Historical painting – The concept
The term ‘History Painting’ is derived from the Italian word ‘istoria’, which means history. As the name suggests, history painting refers to capturing past and historical events on canvas, wall, or wood. They represent scenes from a narrative or tale from classical Christian mythology and history. Flavored with intellect and/or morality, the works of art portrayed divine figures from ancient mythological stories, which contributed to the spiritual and ethical principles, allegories, religion and literature of the time.
The French artist, historiographer, theoretician and architect André Félibien (1619-95), is considered the father of this form of art (1667). It was a means to spread moral and religious values among the masses. During the Italian Renaissance (1420-1600), History Painting flourished in the hands of great artists, such as Leonardo Da Vinci (1452-1519) and Michelangelo (1475-1564). During the 17th and 18th centuries, the genre had some really good artists. However, its development was marred by the controversial prescriptions of scholars in distinguishing between istoria and historia. In the 19th century, the form was a dominant branch of academic painting. The mid-19th century saw the arrival of historicism, which was more about copying the styles and concepts of history painting. Furthermore, mixing History Painting with a new form called Genre Painting, which revolved around routine life and people, further diminished its brilliance. Due to certain devastating events in the 20th century and the rise of Romanticism, history paintings eventually ceased to maintain their status and appreciation for the art form began to decline.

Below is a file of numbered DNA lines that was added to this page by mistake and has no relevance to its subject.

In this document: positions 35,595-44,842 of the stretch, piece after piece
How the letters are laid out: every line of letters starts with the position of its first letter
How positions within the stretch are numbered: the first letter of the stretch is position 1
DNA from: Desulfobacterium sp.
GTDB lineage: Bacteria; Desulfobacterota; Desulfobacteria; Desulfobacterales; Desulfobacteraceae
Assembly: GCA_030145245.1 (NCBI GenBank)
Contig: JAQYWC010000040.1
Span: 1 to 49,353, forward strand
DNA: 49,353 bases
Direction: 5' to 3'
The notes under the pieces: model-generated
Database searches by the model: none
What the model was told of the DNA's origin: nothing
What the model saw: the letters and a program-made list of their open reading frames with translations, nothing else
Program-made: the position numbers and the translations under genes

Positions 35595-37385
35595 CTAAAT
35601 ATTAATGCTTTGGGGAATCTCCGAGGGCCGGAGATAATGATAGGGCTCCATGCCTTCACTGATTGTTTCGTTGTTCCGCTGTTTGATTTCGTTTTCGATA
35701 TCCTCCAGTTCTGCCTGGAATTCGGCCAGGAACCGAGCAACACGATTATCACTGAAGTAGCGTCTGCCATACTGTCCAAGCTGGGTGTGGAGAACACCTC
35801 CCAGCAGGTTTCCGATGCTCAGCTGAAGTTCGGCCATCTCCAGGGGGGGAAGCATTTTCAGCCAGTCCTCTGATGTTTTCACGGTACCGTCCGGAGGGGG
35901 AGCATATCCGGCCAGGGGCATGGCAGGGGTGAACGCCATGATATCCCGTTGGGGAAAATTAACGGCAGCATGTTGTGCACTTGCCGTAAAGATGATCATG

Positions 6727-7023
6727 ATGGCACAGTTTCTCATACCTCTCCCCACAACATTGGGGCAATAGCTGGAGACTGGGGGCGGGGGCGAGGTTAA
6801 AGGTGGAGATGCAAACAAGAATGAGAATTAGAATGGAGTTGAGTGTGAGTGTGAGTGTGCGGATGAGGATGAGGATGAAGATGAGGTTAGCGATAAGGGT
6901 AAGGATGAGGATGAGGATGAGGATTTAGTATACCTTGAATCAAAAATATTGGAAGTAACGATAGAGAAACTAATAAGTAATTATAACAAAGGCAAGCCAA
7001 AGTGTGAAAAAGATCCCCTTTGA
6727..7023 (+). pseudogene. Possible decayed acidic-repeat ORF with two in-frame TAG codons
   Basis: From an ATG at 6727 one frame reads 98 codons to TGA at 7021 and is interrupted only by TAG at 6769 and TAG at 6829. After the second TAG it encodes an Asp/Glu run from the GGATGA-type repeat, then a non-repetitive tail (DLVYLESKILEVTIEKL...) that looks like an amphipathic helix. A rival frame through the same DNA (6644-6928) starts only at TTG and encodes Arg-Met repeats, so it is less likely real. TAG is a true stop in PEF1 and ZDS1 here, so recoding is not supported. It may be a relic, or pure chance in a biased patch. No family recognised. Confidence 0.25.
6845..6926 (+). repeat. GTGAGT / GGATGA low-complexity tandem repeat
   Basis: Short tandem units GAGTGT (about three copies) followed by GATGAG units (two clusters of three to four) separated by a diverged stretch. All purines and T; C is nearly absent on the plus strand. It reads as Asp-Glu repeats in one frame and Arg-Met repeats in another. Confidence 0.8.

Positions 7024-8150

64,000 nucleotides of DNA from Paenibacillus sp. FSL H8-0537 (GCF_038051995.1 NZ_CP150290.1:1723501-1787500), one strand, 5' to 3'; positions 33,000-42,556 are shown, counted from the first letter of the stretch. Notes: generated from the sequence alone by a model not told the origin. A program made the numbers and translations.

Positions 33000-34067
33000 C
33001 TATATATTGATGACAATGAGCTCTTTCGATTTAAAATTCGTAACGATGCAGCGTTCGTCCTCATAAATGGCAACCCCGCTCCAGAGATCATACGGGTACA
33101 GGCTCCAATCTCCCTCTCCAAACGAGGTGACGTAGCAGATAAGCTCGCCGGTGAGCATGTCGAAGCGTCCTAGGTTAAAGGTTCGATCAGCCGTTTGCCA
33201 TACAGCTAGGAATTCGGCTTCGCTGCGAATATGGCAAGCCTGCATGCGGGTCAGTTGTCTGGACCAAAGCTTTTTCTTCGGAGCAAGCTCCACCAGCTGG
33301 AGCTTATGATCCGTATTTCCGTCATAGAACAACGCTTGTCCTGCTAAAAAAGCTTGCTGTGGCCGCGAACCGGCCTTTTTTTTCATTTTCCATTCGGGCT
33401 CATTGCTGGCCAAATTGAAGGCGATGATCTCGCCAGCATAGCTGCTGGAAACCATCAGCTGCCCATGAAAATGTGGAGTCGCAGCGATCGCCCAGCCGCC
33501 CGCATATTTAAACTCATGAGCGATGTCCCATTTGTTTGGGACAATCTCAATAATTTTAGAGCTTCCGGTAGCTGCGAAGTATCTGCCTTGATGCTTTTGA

Artists and works of art
Leonardo’s mural painting ‘The Last Supper’ (1495-98) is one of the greatest known works of history. Michelangelo’s Fresco ‘Creation of Adam’ (1511) which adorns the ceilings of the Sistine Chapel, Vatican, Italy, is nothing short of a miracle in its own right. Pablo Picasso’s ‘Guernica’ (1937) (Spain, 1881-1973) was a reflection of the artist’s vision of this art form in the 20th century. Antoine-Jean (1771-1835), Jacques-Louis David (1748-1825), Claude Joseph Vernet (1714-89), Carle Vernet (1758-1835), Pierre-Narcisse Guérin (1774-1833) were some of the keys French history painters.
History Painting has been imagined as a very exquisite and meticulous way in the world. With the absorption of newer concepts and the limited newness left to it now, its allure has been lost and there are very few takers in it today. Unlike in the past, where the stroke of the painters required many hours, days, months and years, a lot of sweat and skills, print and visual media do it quite efficiently and perfectly now. Once considered the big genre in the hierarchy, it is now a rocky road for most.